Not only food, drink and toys - the European cosmetic and pharmaceutical industries ship unit loads made up on pallets. Here the strict rules to avoid tainting of food may not apply, but the commercial risk of tainting high value shipments is still there. If you sell pallets or packaging into these industries, customers' needs may be just as tough and you need to be aware of how tainting arises and be able to reduce the risk of your packaging causing this. Basically this is achieved through control of moisture and avoidance of moulds, bluestain and chemicals. PalletLink is experienced in advising members on this and several of our datasheets cover these issues based upon experience over a period of years. For information on this issue go to the TREATMENTS/MOISTURE page or enter your interest as keywords into Quick Search. If you need further assistance contact our helpline.
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81b Used timber pallets and packaing - hygiene issues (PDF 20kb)
81d New timber pallets and packaging - moulds, bluestain and health issues (PDF 56kb)
81j Issues with mould and stain appearing after kiln drying of pallets (PDF 20kb)
81r Developing countries may use penta-based wood tainting preservatives (PDF 18kb)
84a Summary of Producer Responsibility (Packaging Waste) Regulations in UK (PDF 27kb)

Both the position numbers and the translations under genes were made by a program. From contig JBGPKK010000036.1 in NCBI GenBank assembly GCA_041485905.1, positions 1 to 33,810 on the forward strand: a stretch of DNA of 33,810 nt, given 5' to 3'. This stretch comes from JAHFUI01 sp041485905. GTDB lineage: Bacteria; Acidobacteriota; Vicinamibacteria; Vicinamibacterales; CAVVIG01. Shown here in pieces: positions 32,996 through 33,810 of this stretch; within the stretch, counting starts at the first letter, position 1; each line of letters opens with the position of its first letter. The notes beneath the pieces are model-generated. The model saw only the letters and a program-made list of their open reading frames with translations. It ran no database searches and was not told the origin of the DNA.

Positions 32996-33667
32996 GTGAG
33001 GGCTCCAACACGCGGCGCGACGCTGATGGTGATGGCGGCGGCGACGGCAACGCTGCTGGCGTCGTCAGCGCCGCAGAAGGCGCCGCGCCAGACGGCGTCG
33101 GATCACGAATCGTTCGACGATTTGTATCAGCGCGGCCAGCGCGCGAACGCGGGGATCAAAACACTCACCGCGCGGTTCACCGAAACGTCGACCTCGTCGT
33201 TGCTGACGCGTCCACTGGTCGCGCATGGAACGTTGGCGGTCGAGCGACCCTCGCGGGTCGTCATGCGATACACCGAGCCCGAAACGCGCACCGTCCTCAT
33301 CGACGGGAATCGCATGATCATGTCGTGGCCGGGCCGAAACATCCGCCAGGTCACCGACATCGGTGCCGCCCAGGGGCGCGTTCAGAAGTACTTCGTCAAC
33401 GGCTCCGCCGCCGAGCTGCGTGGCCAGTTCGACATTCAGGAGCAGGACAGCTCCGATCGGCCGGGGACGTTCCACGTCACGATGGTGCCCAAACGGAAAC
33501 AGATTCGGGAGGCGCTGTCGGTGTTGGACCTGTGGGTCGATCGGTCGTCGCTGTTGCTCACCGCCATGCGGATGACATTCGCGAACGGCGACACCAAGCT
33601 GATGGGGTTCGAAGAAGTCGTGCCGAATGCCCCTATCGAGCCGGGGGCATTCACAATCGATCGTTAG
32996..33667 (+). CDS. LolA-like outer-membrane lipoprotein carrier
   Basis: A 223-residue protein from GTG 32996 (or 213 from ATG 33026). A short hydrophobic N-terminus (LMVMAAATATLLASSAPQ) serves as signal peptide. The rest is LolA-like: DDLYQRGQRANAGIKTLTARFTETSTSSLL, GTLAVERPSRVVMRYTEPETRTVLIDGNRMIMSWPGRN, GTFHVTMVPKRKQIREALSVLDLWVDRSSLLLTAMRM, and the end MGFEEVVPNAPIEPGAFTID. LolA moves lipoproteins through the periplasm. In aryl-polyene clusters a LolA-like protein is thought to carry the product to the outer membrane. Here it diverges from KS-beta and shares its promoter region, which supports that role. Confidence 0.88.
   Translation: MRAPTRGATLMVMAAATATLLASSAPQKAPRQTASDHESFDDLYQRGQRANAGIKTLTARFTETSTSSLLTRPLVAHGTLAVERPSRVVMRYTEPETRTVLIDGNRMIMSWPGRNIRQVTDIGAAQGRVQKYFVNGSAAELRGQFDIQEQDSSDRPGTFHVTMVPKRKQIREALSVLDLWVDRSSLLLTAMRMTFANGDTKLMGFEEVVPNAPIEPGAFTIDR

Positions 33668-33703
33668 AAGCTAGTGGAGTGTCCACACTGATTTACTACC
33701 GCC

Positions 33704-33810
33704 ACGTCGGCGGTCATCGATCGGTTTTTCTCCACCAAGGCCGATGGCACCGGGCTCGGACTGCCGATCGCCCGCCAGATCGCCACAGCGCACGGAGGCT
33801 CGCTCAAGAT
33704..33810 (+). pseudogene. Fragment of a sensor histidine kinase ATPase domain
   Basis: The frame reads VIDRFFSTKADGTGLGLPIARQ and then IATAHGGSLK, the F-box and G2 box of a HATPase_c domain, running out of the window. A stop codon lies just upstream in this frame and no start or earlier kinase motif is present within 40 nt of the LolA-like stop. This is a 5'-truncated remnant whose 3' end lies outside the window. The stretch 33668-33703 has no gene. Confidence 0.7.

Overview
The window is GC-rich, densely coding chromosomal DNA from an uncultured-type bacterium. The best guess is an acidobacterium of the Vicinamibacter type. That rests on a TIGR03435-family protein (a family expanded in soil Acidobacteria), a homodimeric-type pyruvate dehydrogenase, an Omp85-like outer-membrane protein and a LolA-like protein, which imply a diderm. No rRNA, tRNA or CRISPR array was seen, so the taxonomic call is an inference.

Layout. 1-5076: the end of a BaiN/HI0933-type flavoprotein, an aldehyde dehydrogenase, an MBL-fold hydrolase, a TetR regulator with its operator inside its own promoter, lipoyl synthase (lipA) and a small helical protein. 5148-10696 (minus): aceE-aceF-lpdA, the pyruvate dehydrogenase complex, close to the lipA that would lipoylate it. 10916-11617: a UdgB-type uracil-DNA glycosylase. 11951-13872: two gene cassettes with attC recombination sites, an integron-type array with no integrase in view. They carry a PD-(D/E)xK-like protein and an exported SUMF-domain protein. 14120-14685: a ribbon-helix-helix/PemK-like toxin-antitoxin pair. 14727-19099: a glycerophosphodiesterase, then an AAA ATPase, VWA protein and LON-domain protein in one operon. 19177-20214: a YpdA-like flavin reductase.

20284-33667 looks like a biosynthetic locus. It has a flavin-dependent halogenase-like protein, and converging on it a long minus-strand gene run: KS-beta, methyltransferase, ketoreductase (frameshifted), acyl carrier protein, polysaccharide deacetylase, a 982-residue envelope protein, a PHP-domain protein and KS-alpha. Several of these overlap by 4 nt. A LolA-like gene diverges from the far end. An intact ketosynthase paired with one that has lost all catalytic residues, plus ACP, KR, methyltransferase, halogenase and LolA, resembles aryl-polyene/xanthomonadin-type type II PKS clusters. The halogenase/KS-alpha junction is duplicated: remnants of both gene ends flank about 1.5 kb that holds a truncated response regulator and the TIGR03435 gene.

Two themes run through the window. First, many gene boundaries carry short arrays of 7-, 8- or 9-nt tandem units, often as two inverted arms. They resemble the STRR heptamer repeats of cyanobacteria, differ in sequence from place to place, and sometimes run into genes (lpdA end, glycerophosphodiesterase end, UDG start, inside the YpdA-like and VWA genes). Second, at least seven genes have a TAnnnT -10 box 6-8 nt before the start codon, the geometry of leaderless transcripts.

84c DEFRA - Packaging Waste Regulations - Brief User Guide (PDF 259kb)
84d DEFRA - Packaging Waste Regulations - 111 page User Guide (PDF 371kb)
84f Wood packaging and the EU Environmental Directive - WEEE - RoHS (PDF 19kb)
84h REACH regulations - specimen request to suppliers for registration data (PDF 19kb)
84i REACH regulations - how they affect the pallet and packaging industry (PDF 25kb)
84j Conforming to EN 13427 - Company Declaration Form (Word Doc. 37kb)
84k Conformity with UK Packaging (Essential Requirements) Regulations 2003 (PDF 25kb)
84L European Waste Catalogue (EWC 2002) codes explained (PDF 18kb)
84m DEFRA - How to register as a producer of packaging (PDF 129kb)
84q DEFRA - List of Packaging Waste Compliance Schemes at June 2007 (PDF 12kb)
86e Sustainable and recovered timber sources for pallets and packaging (PDF 22kb)
86g Pallets per tree and volume of a spruce conifer (PDF 37kb)
86h French Scandinavian study of environment impact of wood usage (PDF 653kb)
86j Legality of timber products on the market - EU Directive 995-2010 (PDF 19kb)
97a UN SIN or HazMat or HAZCHEM - Substance Identification Number (PDF 18kb)